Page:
Ferruginous Duck Aythya nyroca winter  1988  1,594 individuals  A1, A4i  Near Threatened 
Glossy Ibis Plegadis falcinellus winter  1997  2,447 individuals  A4i  Least Concern 
Savile's Bustard Lophotis savilei resident  1999  present  A3  Least Concern 
Purple Swamphen Porphyrio porphyrio winter  1997  261 individuals  A4i  Least Concern 
Black-tailed Godwit Limosa limosa winter  1997  6,473 individuals  A4i  Near Threatened 
Spotted Redshank Tringa erythropus winter  1997  4,065 individuals  A4i  Least Concern 
Ruff Calidris pugnax winter  1996  108,381 individuals  A4i  Least Concern 
African Collared-dove Streptopelia roseogrisea resident  1999  present  A3  Least Concern 
Senegal Parrot Poicephalus senegalus resident  1999  present  A3  Least Concern 
Red-throated Bee-eater Merops bulocki resident  1999  present  A3  Least Concern 
Sahelian Woodpecker Dendropicos elachus resident  1999  present  A3  Least Concern 
Yellow-billed Shrike Corvinella corvina resident  1999  present  A3  Least Concern 
Piapiac Ptilostomus afer resident  1999  present  A3  Least Concern 
Yellow Penduline-tit Anthoscopus parvulus resident  1999  present  A3  Least Concern 
Red-pate Cisticola Cisticola ruficeps resident  1999  present  A3  Least Concern 
Rufous Cisticola Cisticola rufus resident  1999  present  A3  Least Concern 
Cricket Longtail Spiloptila clamans resident  1999  unknown  A3  Least Concern 
Purple Glossy-starling Lamprotornis purpureus resident  1999  present  A3  Least Concern 
Chestnut-bellied Starling Lamprotornis pulcher resident  1999  present  A3  Least Concern 
Black Scrub-robin Cercotrichas podobe resident  1999  present  A3  Least Concern 
Chestnut-crowned Sparrow-weaver Plocepasser superciliosus resident  1999  present  A3  Least Concern 
Sudan Golden Sparrow Passer luteus resident  1999  present  A3  Least Concern 
Bush Petronia Petronia dentata resident  1999  present  A3  Least Concern 
Heuglin's Masked-weaver Ploceus heuglini resident  1999  present  A3  Least Concern 
Red-winged Pytilia Pytilia phoenicoptera resident  1999  present  A3  Least Concern 
Lavender Waxbill Estrilda caerulescens resident  1999  present  A3  Least Concern 
Black-rumped Waxbill Estrilda troglodytes resident  1999  present  A3  Least Concern 
A4iii Species group - waterbirds winter  100,000-499,999 individuals  unknown  A4iii   

IBA Monitoring

2008 very high very unfavourable medium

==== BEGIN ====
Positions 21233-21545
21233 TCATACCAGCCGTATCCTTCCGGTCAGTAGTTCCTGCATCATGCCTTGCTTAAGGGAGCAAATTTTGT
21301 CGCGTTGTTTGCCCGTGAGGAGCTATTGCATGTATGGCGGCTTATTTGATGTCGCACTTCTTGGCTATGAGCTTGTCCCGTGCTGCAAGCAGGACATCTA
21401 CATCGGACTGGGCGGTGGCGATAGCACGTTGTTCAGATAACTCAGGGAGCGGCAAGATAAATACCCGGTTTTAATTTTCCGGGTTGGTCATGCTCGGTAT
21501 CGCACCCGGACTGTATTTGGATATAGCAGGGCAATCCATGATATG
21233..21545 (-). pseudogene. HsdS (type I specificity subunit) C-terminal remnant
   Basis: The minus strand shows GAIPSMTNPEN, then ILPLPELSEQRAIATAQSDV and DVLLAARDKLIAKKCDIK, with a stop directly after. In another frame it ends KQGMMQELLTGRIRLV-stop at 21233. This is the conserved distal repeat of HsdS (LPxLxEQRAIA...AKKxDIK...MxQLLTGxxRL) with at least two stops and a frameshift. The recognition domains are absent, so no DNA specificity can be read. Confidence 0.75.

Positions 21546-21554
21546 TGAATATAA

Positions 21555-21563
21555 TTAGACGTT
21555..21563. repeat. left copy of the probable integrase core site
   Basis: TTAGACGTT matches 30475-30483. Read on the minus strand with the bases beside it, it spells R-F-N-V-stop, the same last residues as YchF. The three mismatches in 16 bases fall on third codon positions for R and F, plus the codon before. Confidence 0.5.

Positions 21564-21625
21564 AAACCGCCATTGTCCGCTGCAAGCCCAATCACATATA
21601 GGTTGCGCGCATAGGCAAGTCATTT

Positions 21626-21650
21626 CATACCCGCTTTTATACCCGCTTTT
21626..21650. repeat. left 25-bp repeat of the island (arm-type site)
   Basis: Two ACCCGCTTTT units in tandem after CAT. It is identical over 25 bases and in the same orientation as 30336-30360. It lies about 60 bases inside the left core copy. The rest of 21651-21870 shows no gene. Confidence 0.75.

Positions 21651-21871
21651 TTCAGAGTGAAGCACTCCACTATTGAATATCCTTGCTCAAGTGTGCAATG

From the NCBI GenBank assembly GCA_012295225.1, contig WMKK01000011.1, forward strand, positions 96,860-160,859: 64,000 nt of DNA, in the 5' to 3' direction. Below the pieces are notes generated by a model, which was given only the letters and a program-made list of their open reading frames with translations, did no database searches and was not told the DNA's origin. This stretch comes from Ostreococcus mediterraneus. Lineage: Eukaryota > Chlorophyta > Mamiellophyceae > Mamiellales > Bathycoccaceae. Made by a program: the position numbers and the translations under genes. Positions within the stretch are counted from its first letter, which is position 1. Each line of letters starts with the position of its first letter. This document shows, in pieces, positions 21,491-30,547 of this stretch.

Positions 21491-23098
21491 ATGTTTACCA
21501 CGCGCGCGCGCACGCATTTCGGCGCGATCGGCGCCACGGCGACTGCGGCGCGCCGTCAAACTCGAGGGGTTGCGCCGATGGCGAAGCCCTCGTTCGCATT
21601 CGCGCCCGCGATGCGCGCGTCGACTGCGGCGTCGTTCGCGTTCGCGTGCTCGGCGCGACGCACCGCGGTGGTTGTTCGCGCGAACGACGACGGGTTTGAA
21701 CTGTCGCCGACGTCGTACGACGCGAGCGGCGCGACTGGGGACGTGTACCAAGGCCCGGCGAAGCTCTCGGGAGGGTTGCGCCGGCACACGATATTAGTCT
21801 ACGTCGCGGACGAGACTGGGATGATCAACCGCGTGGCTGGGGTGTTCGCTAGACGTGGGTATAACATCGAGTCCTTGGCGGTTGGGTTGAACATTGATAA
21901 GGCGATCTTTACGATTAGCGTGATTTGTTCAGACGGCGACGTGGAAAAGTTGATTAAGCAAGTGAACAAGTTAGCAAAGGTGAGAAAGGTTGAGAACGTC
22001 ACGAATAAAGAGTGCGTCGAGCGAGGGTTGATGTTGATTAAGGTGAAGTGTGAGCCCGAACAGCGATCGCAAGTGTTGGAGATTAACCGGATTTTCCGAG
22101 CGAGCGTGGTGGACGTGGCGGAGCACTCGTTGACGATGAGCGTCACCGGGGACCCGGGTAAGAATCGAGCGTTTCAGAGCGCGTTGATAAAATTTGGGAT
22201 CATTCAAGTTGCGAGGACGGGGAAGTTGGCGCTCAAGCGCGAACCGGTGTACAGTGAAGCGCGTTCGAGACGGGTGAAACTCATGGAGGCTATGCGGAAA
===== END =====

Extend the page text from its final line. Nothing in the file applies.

Habitat
Good - based on reliable and complete / representative data

Agricultural expansion and intensification livestock farming and ranching (includes forest grazing) - agro-industry grazing, ranching or farmin happening now small area/few individuals (<10%) no or imperceptible deterioration low
Agricultural expansion and intensification livestock farming and ranching (includes forest grazing) - nomadic grazing happening now whole area/population (>90%) slow but significant deterioration high
Agricultural expansion and intensification marine and freshwater aquaculture - subsistence/artisinal aquaculture happening now whole area/population (>90%) moderate to rapid deterioration very high
Climate change and severe weather drought happening now majority/most of area/population (50-90%) moderate to rapid deterioration high
Climate change and severe weather storms and floods past (and unlikely to return) and no longer limiting whole area/population (>90%) no or imperceptible deterioration low
Climate change and severe weather temperature extremes happening now whole area/population (>90%) slow but significant deterioration high
Human intrusions and disturbance recreational activities happening now small area/few individuals (<10%) slow but significant deterioration low
Human intrusions and disturbance war, civil unrest and military exercises happening now small area/few individuals (<10%) no or imperceptible deterioration low
Human intrusions and disturbance work and other activities happening now some of area/population (10-49%) slow but significant deterioration medium
Natural system modifications other ecosystem modifications happening now some of area/population (10-49%) slow but significant deterioration medium